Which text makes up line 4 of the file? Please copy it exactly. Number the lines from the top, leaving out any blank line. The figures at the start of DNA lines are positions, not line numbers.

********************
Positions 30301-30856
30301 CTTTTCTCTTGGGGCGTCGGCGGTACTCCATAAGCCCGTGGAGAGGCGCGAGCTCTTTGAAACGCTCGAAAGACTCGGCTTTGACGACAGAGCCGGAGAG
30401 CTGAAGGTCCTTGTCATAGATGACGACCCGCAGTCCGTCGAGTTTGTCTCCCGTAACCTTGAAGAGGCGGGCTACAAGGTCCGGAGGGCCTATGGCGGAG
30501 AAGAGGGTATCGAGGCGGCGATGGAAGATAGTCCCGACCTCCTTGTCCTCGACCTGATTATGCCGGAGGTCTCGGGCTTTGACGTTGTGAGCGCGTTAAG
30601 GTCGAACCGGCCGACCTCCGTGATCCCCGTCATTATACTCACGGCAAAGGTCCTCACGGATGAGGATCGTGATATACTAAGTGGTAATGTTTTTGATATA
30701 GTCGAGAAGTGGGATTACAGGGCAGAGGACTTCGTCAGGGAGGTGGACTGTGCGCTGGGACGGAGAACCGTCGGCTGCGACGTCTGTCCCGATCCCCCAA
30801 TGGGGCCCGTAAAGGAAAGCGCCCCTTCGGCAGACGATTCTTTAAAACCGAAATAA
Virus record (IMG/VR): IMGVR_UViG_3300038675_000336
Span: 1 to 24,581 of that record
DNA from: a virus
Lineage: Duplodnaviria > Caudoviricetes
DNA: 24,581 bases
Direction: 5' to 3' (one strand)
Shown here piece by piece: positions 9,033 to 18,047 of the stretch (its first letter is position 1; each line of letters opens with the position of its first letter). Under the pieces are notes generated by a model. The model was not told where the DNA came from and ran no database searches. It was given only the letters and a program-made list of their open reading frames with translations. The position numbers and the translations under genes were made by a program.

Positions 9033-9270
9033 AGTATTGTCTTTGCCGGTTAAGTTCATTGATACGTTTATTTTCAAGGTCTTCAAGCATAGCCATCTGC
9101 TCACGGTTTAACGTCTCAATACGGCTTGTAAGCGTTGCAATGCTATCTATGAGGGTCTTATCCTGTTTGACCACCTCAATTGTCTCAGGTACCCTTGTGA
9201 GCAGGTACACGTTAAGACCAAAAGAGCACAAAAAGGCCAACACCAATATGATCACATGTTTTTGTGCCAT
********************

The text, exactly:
30501 AAGAGGGTATCGAGGCGGCGATGGAAGATAGTCCCGACCTCCTTGTCCTCGACCTGATTATGCCGGAGGTCTCGGGCTTTGACGTTGTGAGCGCGTTAAG